Chapter 14: Rules of Blogosphere Citizenship . . . . . . . . . . . . . . . . . . .267 The Truth about Truth ................................................................................268 Speed and accuracy: A difficult match ............................................268 Rules of correction .............................................................................268 On Competition and Cooperation..............................................................270 You didn’t do it alone.........................................................................270 Blog spam ............................................................................................272 Link, don’t quote ................................................................................273 Mastering the Link .......................................................................................273 Avoiding the “Blog Firing”...........................................................................276 RSS Strategies ...............................................................................................277

Chapter 15: Blogging for Bucks (or Pennies) . . . . . . . . . . . . . . . . . . . .283 Frontiers in the Business of Blogging ........................................................284 Raising the Visibility of Your Blog..............................................................285 The quest for links .............................................................................285 Practicing optimization habits .........................................................286 Feed the nets.......................................................................................287 Using FeedBurner.........................................................................................288 Experimenting with Ads ..............................................................................290 Self-Serve Ads from Google and Yahoo!.....................................................292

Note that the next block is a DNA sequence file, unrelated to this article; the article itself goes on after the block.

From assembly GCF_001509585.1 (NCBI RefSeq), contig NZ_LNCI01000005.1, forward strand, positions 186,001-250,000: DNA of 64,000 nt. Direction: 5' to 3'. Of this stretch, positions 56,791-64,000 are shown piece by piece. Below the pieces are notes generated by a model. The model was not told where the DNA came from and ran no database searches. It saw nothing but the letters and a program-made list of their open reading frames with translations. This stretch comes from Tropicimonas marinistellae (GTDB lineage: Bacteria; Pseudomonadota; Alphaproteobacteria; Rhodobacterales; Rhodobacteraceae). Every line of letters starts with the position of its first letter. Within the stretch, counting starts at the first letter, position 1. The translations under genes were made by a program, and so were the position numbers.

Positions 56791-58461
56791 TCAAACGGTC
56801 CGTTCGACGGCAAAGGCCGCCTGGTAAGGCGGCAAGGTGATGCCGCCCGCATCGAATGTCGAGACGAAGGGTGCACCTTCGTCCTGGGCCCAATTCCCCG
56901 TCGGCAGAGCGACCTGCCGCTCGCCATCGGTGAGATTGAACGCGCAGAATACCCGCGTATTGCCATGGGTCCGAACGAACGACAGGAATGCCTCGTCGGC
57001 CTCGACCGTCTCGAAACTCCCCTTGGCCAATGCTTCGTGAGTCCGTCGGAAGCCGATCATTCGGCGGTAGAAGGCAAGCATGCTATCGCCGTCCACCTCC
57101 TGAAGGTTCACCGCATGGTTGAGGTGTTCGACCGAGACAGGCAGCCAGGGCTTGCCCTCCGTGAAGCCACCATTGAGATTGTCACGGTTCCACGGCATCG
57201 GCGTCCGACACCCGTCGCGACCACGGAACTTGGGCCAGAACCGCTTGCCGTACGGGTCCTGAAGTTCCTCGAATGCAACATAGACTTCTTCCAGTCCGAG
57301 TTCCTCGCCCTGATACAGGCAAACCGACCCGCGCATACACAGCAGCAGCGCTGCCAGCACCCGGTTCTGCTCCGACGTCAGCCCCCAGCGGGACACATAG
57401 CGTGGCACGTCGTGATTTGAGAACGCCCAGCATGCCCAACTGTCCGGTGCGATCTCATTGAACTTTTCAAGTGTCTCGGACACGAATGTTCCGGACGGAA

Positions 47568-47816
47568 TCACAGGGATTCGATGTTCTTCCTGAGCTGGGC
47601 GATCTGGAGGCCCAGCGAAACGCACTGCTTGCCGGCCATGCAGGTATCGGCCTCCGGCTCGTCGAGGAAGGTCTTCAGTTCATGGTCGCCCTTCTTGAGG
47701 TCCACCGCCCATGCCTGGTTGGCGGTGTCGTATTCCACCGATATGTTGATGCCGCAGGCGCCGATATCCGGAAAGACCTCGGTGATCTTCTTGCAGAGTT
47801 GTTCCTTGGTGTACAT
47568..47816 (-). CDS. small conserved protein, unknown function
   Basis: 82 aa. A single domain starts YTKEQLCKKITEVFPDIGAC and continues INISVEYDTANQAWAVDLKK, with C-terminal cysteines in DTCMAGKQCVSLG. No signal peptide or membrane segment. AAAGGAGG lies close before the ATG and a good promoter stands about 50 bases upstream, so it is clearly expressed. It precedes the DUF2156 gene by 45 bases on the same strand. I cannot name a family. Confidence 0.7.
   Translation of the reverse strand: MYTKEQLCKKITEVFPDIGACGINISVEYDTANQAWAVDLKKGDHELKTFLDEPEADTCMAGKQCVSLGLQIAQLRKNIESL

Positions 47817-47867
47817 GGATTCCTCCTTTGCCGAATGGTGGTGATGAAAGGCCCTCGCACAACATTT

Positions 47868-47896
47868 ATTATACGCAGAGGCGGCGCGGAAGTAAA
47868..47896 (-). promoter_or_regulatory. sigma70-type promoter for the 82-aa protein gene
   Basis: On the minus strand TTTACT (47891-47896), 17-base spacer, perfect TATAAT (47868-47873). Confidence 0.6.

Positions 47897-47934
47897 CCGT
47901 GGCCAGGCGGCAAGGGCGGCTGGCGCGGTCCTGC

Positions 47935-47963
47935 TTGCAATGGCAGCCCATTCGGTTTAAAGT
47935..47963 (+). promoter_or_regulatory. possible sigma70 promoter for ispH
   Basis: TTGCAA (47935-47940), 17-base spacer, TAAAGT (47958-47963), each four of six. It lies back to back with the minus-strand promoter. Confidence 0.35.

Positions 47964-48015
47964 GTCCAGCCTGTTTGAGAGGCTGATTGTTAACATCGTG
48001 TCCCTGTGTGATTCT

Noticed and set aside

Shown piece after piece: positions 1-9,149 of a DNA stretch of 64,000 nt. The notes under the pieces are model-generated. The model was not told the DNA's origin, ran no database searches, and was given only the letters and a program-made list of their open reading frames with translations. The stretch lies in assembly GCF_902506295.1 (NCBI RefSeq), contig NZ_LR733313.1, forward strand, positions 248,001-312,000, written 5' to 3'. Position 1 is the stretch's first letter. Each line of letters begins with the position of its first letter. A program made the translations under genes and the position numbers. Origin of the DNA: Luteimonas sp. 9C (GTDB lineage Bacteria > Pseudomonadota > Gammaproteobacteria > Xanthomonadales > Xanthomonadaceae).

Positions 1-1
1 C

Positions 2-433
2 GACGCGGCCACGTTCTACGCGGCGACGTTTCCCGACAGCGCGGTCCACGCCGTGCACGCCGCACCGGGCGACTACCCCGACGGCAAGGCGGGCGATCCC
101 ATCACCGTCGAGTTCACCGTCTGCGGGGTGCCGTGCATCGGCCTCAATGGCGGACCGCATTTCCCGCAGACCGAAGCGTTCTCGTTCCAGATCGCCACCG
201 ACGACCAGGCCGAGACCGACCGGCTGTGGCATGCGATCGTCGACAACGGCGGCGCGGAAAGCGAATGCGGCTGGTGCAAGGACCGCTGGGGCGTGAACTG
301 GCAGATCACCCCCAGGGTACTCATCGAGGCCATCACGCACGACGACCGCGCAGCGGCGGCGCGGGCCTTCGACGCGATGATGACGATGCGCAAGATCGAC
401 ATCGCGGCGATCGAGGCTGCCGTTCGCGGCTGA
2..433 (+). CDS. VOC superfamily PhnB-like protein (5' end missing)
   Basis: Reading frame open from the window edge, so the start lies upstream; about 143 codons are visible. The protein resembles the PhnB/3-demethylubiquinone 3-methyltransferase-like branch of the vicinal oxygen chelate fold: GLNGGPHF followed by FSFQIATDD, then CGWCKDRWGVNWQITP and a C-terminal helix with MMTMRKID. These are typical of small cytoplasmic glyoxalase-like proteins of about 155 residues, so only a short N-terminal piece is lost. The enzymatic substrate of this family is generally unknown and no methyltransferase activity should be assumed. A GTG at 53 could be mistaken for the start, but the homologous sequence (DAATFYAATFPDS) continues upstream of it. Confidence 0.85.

Chapter 16: Using Your Real Voice: Podcasting . . . . . . . . . . . . . . . . . .297 Tuning In to the New Radio ........................................................................297 Getting a First Taste .....................................................................................299



Blogging For Dummies Creating and Distributing Podcasts ...........................................................302 Recording a podcast ..........................................................................302 Distributing a podcast .......................................................................303

Chapter 17: Photoblogging and Audioblogging . . . . . . . . . . . . . . . . . .305 Preparing to Photoblog ...............................................................................306 Going digital ........................................................................................306 Choosing a photo-friendly blog service ..........................................307 Moblogging with Photos .............................................................................308 Audioblogging with Audioblog ...................................................................310